The week’s best TV show
Tell us about the new show
It's a thriller that concerns itself with a family who are under political pressure. There's a mom [played by Sophie Okonedo], dad, who I play, and three teenage kids. The mom is a lawyer and is about to become the director of public prosecutions. Her husband, who she's been married to for 20 years, is, unbeknown to her, actually an undercover police officer who was employed to spy on her when they first met. What happens is she starts to dig-up an old case and, as she's looking at this old case, he's put under pressure to take up his old job again and continue spying on her. And it follows the degree to which the higher-ups, the people in control, try to control him and her, while he's trying to do his job but also make sure she doesn't find out. So that's what “undercover” is all about.
What challenges did you face?
I haven't played a character like this on television before, which is really good because it gave me the opportunity to stretch my muscles and do something people haven't seen me do. Apart from that, I play someone who likes to do triathlons, so there was a lot of running, swimming and cycling in the show. Unfortunately that got cut towards the end, but there was a little bit of training I had to do to make sure I could do the transitions for triathlons. And if you're not used to it, that involves a lot of falling over. Yes, my biggest challenge was not to fall over! But seriously, it’s a very emotional journey. It's not a light-hearted drama - though there are moments where the family enjoy being together.
Can you explain a bit more about your character?
He's an ex police officer who is deeply in love with his wife. So when he's asked to take up his old job again he finds it incredibly difficult. That was one huge moment of tension for him, the guilt that he felt having to do that again. It’s great getting so involved with a character though you kind of get frustrated because you think, why don't you just do this? And they never do. But you can see why they make every decision they have made. Because they're trying to protect their family and they're in love. I think it's going to be a very hard-hitting but also really complex piece of television. It's not for people who like their plots to be explained to them and written up on a big board. It's quite complex and it's the kind of grown-up drama that I would set my recorder to watch, so I'm really proud of it.
What drew you to the show?
The writing is brilliant. Peter [Moffat] has written a really good drama. When I got to the end of the first episode I really wanted to find out what happens next. And if you're feeling that just reading it on a page, then you know it's going to be good. It also brings up some important issues. It looks at us as a society and asks what we're doing, in terms of our attitude to the law.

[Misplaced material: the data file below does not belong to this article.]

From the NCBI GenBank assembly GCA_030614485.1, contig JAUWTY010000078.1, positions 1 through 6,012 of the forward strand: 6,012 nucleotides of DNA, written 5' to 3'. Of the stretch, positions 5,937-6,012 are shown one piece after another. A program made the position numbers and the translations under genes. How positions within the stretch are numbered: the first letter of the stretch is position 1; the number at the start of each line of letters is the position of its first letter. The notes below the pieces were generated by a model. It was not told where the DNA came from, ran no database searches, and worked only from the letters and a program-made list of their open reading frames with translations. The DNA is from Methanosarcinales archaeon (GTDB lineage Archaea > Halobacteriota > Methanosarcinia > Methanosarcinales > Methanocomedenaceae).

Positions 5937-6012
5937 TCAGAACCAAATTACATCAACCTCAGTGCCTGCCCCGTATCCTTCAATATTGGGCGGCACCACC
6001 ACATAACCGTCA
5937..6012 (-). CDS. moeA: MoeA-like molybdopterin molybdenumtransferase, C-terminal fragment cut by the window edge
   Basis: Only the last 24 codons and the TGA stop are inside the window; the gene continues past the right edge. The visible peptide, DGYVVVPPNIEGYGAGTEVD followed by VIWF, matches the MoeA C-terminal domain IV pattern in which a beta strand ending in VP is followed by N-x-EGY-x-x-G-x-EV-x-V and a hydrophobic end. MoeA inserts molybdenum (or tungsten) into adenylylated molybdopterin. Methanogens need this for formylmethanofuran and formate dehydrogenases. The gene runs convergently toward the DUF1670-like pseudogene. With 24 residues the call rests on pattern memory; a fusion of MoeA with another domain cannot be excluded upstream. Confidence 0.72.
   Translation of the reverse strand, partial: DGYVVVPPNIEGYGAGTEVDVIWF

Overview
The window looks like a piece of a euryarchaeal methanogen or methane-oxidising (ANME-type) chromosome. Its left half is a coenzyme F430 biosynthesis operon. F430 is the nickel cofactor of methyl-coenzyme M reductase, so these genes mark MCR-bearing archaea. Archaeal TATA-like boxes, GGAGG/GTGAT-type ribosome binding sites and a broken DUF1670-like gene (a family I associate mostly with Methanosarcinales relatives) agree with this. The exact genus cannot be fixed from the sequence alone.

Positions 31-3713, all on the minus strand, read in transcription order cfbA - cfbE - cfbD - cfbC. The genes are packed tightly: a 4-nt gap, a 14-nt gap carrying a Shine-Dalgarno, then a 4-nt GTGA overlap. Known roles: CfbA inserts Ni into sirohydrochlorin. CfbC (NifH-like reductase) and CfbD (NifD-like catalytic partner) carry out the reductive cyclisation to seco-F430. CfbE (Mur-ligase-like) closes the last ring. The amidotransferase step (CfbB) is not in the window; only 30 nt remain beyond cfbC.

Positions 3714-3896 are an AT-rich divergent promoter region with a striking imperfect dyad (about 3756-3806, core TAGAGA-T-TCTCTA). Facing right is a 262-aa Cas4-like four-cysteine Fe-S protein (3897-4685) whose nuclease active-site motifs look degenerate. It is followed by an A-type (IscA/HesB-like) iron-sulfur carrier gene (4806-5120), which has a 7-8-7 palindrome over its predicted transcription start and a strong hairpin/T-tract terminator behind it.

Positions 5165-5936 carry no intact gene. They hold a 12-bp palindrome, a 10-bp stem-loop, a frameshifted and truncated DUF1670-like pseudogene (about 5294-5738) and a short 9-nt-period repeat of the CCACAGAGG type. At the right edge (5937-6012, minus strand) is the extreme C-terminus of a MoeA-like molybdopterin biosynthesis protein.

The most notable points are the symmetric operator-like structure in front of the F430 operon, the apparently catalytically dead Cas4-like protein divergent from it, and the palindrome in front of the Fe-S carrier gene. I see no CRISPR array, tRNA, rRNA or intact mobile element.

Tell us about the difference between working in theatre and television
You're acting both times. You're taking on characters. But what it is easy about filming is that you only have to do each scene three or four times to get it right, depending on what the director wants to do. And if you feel like you've got it, you can ask to move on. So you don't have to relive those emotions every day. You do the shoot and when it's done it's done. With theatre you're doing the whole thing from top to bottom every single night, sometimes twice in a day, and that can be difficult. You need to have your muscles, your technical muscles supporting you. Also for the voice, the movement, all those things, you really have to be on top of your game.
Which medium do you prefer?
I like both. When you do a piece of theatre, the last night comes along and then it's over, it’s gone. But when you do TV or film it's there forever. I could people links to things I'm really proud of that I did 10 years ago. So that's the difference for me. But as an actor, I know I don't prefer one over the other. I have to do both.
Was there a moment you realised you wanted to be an actor?
I began dancing and then I joined a children's opera company. So by the time I was 14, I was singing, dancing, and acting. And I knew that I wanted to pursue a career in performing arts, so I chose acting and it meant I had the freedom to do everything that I wanted to do. So if you choose, say, singing classical music you have to prepare for maybe a year or two and then you'll do it again and again. I'm talking about opera, which is what I was doing. And then if you're dancing your career is over by the time you're 35. Whereas you can keep acting until you're in your grave. Plus I knew that the singing and the dancing would be there to supplement the acting. And as soon as I made that decision, I began looking at actors onscreen and in theatres and I really admired what they were able to do. I thought it was brilliant that one person can stand up in front of a group of people and have them laughing out loud, or moved to tears, or make them angry. This is a certain power that people have to tell these stories, and we need these stories. That's how we get a sense of ourselves and our history. Also, there's great perks to the job, let's not lie - it's not all about art!
Undercover is showing now on OSN